A federal judge in North Dakota on Thursday blocked a new Obama administration rule that would give the federal government jurisdiction over some smaller waterways just hours before it was set to go into effect, the AP reports. U.S. District Judge Ralph Erickson in Fargo issued a temporary injunction requested by North Dakota and 12 other states – including Idaho – halting the U.S. Environmental Protection Agency and Army Corps of Engineers from regulating some small streams, tributaries and wetlands under the Clean Water Act. The rule, which has prompted fierce criticism from farmers among others, was scheduled to take effect today.
North Dakota Attorney General Wayne Stenehjem, who filed the injunction request, said his reading of the ruling was that it applied to all 50 states, not just the 13 that sued. But the EPA said in a statement that it applied only to the 13 and it would be enforced beginning today in all other states. The 13 states exempted for now are Alaska, Arizona, Arkansas, Colorado, Idaho, Missouri, Montana, Nebraska, Nevada, New Mexico, North Dakota, South Dakota and Wyoming.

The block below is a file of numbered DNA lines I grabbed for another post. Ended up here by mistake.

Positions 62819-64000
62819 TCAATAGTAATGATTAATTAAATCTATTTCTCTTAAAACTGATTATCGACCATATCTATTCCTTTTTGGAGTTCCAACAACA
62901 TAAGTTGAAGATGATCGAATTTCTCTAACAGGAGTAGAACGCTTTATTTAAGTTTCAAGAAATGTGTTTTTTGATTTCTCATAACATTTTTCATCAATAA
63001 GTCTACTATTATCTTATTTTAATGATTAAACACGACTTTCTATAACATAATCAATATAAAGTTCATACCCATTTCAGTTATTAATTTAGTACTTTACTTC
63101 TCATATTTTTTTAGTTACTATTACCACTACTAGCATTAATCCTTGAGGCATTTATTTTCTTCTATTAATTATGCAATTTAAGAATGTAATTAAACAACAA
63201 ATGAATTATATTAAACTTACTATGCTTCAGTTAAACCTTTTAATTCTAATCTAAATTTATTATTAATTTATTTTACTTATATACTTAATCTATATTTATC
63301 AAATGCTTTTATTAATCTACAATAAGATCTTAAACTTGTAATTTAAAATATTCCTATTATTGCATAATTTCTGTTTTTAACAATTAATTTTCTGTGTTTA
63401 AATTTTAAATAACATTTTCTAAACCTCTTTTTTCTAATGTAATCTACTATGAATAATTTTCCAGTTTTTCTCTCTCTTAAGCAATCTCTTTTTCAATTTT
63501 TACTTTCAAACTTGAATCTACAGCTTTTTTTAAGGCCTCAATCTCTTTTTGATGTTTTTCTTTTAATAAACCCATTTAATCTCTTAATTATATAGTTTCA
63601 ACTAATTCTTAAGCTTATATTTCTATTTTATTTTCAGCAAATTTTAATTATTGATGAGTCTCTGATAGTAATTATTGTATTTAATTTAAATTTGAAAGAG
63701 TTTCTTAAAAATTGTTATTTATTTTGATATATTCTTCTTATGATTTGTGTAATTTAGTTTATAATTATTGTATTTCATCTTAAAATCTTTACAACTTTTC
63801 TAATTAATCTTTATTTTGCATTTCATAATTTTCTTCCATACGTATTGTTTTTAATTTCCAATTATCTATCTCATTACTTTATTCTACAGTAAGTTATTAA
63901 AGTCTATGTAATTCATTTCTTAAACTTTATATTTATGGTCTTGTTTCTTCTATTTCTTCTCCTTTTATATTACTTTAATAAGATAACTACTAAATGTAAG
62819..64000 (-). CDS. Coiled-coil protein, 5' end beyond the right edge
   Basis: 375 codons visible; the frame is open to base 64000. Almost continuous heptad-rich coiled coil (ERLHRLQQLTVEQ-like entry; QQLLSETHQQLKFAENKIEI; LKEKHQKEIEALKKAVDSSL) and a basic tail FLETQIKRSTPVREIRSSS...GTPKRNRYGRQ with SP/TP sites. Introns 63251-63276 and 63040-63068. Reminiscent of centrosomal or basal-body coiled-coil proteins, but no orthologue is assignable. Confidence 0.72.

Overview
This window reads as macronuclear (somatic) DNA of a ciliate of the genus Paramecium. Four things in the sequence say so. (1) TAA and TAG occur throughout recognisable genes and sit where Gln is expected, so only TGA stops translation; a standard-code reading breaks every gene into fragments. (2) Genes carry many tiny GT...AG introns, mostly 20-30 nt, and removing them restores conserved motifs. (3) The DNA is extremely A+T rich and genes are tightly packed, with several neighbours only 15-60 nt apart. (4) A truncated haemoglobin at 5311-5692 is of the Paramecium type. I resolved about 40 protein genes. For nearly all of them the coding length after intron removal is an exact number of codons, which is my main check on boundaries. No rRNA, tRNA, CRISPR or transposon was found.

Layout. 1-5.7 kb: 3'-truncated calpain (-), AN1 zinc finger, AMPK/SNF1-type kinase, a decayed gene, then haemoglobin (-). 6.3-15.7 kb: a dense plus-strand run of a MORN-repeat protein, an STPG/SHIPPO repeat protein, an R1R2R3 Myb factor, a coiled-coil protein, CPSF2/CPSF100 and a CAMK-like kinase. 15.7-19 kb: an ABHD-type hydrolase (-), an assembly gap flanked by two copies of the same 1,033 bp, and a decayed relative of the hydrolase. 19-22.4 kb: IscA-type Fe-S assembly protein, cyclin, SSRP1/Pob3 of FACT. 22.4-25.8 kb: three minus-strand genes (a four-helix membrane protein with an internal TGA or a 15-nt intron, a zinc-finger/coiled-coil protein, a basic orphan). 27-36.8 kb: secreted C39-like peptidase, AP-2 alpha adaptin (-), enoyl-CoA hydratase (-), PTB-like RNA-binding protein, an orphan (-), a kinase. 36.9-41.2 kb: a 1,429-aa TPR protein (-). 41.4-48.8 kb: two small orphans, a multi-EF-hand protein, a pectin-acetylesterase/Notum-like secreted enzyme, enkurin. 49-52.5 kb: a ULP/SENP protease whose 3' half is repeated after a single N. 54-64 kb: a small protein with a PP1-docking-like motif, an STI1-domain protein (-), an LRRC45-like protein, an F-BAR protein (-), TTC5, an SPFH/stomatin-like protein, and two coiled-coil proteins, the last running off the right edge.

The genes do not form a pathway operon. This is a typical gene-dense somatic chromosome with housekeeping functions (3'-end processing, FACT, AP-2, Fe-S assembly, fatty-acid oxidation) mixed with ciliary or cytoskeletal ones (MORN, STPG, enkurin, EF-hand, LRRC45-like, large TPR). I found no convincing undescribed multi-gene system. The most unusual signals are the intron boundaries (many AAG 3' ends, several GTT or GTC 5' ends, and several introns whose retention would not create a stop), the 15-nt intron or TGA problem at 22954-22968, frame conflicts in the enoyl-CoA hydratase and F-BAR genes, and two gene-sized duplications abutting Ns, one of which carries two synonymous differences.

Idaho 1st District Congressman Raul Labrador welcomed the judge’s ruling, saying in a statement, ““The Obama Administration seems determined to usurp state authority. The administration ignored states’ opposition and didn’t take the hint to revise the rule after a bill opposing the regulation passed the House with bipartisan support in May. My hope is that the courts will permanently strike down this executive branch overreach, which Judge Erickson called ‘exceptionally expansive.’ Meanwhile, I will continue to work with my colleagues on a legislative remedy that protects the rights of the states and ordinary Americans trying to make a living.”
The administration’s rule rewrites the four-decade-old definition of “navigable waters” under the federal Clean Water Act. You can read an explainer and full article here from the AP.